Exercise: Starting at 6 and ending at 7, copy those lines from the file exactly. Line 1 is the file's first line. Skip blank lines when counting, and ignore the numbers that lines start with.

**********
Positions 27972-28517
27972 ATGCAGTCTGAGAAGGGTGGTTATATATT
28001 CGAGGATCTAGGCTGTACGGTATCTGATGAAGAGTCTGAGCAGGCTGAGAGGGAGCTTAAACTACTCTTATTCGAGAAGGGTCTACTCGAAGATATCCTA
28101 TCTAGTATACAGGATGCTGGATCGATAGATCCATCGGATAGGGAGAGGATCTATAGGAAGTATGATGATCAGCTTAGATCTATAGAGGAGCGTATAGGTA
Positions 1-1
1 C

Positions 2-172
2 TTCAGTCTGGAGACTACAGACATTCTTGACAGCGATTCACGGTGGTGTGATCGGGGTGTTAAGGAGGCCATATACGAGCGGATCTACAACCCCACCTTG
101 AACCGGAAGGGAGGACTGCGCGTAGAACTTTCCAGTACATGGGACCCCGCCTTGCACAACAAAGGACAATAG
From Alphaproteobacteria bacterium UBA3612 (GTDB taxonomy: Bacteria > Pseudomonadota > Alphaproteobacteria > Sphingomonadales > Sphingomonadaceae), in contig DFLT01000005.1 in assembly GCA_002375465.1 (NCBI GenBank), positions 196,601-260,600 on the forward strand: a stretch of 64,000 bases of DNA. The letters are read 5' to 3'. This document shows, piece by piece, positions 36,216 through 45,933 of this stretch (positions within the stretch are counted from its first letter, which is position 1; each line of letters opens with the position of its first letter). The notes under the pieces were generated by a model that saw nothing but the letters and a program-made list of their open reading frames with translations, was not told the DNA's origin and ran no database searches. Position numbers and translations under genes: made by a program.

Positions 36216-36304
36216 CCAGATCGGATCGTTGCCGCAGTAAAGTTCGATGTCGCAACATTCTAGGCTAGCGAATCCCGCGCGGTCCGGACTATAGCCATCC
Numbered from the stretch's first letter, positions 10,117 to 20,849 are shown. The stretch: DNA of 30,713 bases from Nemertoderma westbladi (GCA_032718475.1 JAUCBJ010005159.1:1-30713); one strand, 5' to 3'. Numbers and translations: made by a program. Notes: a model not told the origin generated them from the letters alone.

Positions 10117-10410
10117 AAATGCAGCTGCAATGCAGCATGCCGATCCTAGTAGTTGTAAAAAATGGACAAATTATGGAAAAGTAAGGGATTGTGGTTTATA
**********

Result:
1 C

Positions 2-172